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Charade (1963) starring Cary Grant, Audrey Hepburn, James Coburn, George Kennedy, Walter Matthau
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Charade (1963) starring Cary Grant, Audrey Hepburn, James Coburn, George Kennedy, Walter Matthau, directed by Stanley Donen

Synopsis of Charade

Buy from Amazon In the stylish thriller Charade. Regina (Audrey Hepburn) finds herself pursued through the streets of Paris by several men in search of the fortune that her murdered husband stole from them. As her world becomes entangled with suspense, murder and plots twists, she finds herself leaning on a suave, charming stranger (Cary Grant) whose motives are unclear.

Cast of characters in Charade

Audrey Hepburn and Cary Grant in Charade
  • Regina Lampert (Audrey Hepburn, Sabrina).  The lovely young widow, whom everyone thinks is the key to finding a stolen fortune.  She is repeatedly rescued, and falls in love with, a handsome stranger:
  • Peter Joshua (Cary Grant, Mr. Blandings Builds His Dream House).  The handsome stranger, who likewise falls in love with Regina.  And keeps changing his story, and his alias.  The underlying conflict of the story is: can she trust him? Will he betray her?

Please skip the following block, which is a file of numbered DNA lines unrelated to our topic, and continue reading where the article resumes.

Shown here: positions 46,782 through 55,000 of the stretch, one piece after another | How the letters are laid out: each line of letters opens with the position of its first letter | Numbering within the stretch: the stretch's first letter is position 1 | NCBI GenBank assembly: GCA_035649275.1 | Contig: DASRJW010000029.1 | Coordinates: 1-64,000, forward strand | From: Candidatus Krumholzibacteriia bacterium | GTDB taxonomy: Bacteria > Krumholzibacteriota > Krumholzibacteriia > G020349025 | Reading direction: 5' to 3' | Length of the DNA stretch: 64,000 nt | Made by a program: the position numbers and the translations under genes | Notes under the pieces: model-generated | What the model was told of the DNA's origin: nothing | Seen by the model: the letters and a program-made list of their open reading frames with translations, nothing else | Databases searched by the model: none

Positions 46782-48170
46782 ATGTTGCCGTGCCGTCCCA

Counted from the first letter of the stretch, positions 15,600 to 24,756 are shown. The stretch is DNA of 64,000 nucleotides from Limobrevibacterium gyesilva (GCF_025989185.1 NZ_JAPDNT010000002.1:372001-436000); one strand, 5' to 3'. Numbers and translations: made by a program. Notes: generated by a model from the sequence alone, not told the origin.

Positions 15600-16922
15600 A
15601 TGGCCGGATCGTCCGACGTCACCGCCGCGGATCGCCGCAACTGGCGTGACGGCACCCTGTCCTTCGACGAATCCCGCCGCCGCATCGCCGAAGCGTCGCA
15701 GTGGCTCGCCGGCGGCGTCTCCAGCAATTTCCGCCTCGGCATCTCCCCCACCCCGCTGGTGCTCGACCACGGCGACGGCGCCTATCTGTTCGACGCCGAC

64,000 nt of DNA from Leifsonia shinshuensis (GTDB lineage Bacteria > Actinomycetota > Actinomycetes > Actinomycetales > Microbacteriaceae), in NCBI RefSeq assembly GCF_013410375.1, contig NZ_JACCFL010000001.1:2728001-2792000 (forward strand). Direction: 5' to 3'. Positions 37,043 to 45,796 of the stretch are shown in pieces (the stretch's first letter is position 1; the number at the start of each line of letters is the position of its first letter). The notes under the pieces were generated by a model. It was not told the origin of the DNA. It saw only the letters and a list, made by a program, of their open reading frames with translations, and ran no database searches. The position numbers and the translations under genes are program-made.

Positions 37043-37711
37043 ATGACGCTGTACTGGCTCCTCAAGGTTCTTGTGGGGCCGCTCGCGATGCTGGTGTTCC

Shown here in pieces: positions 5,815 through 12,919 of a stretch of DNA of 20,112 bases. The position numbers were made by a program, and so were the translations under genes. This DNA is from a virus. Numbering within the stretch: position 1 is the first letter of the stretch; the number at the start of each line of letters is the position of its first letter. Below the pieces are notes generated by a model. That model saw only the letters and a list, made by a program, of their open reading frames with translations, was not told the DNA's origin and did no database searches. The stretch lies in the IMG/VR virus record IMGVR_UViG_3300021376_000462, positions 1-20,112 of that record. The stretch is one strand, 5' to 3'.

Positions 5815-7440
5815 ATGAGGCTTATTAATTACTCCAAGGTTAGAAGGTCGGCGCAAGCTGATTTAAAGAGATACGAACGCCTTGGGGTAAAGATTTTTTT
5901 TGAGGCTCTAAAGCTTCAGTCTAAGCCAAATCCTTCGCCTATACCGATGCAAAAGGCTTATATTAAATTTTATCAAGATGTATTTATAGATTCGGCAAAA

• Hamilton Bartholomew (Walter Matthau, Cactus Flower).  The CIA official, who keeps helping Regina.  And in the process, keeps tabs on her …
  • Tex Panthollow (James Coburn, Vivacious Lady).  One of the trio of criminals, trying to recover “their” money from Regina.
  • Herman Scobie (George Kennedy, Airport).  Another of the trio, the “muscle” of the group.  Who loses an unfortunate fight with Peter.
  • Leopold W. Gideon (Ned Glass, The Love Bug).  The last of the trio.

Editorial review of Charade courtesy of

Audrey Hepburn plays a Parisienne whose husband is murdered and who finds she is being followed by four men seeking the fortune her late spouse had hidden away. Cary Grant is the stranger who comes to her aid, but his real motives aren’t entirely clear–could he even be the killer? The 1963 film is directed by Stanley Donen, but it has been called “Hitchcockian” for good reason: the possible duplicities between lovers, the unspoken agendas between a man and woman sharing secrets. Charade is nowhere as significant as a Hitchcock film, but suspense-wise it holds its own; and Donen’s glossy production lends itself to the welcome experience of stargazing. One wants Cary Grant to be Cary Grant and Audrey Hepburn to be no one but Audrey Hepburn in a Hollywood product such as this, and they certainly don’t let us down. –Tom Keogh

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